The jazz band dressed in black and red for their concert Tuesday night.
“Black is formal, and it’s kind of Christmas…That’s why it’s black with a splash of red,” said David McClune, alto saxophone player, leader of jazz band and professor of music.
The jazz band, made up of students inside and outside of the music department, professors and guest performers, perform a concert each semester.
The atmosphere was informal, as McClune interacted with the audience using questions, calls and answers and jokes. Band members spoke and joked with one another and members of the audience sang along.
The band started out with “Quiet Breaker” by Sammy Nestico. After this piece, they played “Bare Necessities” by Terry Gilkyson. This song is originally from the Disney film “The Jungle Book,” but the arrangement the band played was arranged for Harry Connick Jr. Barry DeCoursey, a music major, sung this song.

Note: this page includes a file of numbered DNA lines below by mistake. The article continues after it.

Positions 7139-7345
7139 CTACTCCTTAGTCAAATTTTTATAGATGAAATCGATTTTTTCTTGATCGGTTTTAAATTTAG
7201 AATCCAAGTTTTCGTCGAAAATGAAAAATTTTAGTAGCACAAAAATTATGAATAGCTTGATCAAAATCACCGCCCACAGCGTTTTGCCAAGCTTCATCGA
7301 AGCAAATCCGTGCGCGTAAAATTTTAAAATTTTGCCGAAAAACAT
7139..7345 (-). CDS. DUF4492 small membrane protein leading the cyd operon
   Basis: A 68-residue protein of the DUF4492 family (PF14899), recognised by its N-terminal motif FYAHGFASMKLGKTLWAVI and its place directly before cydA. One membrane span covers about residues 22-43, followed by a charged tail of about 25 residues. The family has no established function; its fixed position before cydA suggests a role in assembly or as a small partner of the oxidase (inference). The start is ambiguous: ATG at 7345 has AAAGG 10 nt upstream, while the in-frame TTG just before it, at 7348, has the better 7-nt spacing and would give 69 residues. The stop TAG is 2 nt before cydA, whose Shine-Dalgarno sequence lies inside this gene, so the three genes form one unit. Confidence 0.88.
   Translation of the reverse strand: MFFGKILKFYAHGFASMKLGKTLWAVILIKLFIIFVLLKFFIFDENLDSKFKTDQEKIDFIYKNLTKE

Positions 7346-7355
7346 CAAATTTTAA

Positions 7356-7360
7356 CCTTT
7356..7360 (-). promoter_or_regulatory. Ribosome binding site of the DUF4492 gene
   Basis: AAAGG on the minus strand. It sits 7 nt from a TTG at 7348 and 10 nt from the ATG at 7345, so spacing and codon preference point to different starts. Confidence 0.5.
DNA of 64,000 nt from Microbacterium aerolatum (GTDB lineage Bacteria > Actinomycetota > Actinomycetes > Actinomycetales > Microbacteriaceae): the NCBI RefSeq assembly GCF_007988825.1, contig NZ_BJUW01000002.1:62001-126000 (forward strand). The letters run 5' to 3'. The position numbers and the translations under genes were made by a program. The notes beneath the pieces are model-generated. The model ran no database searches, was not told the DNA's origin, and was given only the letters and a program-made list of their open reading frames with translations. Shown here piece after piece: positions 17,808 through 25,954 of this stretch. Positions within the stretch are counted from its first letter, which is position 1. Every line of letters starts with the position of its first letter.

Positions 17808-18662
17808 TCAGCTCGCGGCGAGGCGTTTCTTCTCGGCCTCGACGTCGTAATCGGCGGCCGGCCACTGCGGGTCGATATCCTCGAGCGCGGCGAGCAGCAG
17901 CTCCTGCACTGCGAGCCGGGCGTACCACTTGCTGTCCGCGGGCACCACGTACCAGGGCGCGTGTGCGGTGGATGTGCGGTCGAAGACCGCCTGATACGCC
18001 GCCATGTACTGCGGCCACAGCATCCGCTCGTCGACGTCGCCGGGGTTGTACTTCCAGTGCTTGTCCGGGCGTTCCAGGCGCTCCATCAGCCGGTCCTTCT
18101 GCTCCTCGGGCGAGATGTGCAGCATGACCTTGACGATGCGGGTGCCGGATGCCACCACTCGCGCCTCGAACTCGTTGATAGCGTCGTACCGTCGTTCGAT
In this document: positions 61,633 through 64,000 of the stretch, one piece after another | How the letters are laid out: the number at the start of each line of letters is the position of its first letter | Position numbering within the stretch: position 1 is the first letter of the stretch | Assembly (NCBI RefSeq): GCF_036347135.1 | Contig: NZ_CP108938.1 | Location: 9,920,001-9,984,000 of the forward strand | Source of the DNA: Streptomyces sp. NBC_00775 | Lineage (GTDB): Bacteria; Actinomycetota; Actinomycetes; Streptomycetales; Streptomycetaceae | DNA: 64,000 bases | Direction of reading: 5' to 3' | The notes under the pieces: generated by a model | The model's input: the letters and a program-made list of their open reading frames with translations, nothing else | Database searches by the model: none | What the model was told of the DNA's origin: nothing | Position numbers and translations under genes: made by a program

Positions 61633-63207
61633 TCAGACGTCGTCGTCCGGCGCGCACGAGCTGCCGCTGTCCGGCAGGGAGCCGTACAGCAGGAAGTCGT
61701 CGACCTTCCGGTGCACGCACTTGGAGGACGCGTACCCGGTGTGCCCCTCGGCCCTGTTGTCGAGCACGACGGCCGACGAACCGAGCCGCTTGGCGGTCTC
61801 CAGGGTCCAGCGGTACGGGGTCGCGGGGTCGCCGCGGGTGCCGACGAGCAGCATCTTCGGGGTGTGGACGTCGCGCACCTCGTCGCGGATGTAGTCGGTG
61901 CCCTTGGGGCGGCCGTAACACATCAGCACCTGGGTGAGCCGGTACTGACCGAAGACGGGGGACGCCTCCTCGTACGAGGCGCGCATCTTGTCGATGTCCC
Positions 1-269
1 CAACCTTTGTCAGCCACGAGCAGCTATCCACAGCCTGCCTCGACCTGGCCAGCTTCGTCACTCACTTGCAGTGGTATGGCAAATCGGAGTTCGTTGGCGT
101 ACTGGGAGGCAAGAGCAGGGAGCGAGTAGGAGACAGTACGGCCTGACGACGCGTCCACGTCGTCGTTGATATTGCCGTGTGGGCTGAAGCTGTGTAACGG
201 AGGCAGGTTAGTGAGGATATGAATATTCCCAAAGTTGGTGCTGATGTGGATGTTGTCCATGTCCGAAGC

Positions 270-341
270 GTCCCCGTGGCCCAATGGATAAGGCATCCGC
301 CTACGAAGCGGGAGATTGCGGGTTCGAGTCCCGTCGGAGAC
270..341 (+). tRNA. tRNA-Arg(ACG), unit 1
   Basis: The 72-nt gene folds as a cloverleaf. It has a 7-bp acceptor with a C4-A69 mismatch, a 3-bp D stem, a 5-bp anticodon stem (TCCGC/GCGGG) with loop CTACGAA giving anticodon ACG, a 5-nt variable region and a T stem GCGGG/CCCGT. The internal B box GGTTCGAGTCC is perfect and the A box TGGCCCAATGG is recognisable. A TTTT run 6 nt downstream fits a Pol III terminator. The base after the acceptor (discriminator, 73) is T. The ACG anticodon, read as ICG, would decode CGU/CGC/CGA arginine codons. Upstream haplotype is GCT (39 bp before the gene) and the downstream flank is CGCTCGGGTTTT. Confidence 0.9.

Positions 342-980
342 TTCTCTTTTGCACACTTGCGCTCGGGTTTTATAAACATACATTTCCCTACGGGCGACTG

The next song was “Channel One Suite” by Bill Reddie. This song was originally played by Buddy Rich.
“Buddy Rich was considered the best jazz drummer on earth,” McClune said.
Ryan Nelson, a music education major, followed in Rich’s footsteps by playing the drums for this challenging piece.
Next the band played “Dancing Queen” by ABBA. McClune asked the audience to sing along with the Swedish disco hit.
“I know you sing in the shower,” McClune said, encouraging the audience to join.
Next was a piece from “Children of Sanchez,” an enormously successful movie score for an enormously unsuccessful movie, McClune said.
After “March of the Toys,” a song from the Christmas musical “Babes in Toyland,” McClune thanked physics professor Bill Nettles, who plays trombone in the band, for showing up and fixing the sound system that was previously mangled.
The band played “I Won’t Dance,” and then cool jazz song “Jeru.” To illustrate what cool jazz feels like, McClune took a deep breath, and exhaled through a smile.
DeCoursey and Kaitlyn Pindack, a music education major, accompanied Cameron Skonhovd, a psychology and sociology double major as the jazz band played the 1982 song “Africa” by Toto. The audience sang along to this song as well.
After “Jingle Bells” by James Pierpont and “Salsa for Normon” by Miguel Blanco, the band finished the concert to a standing ovation.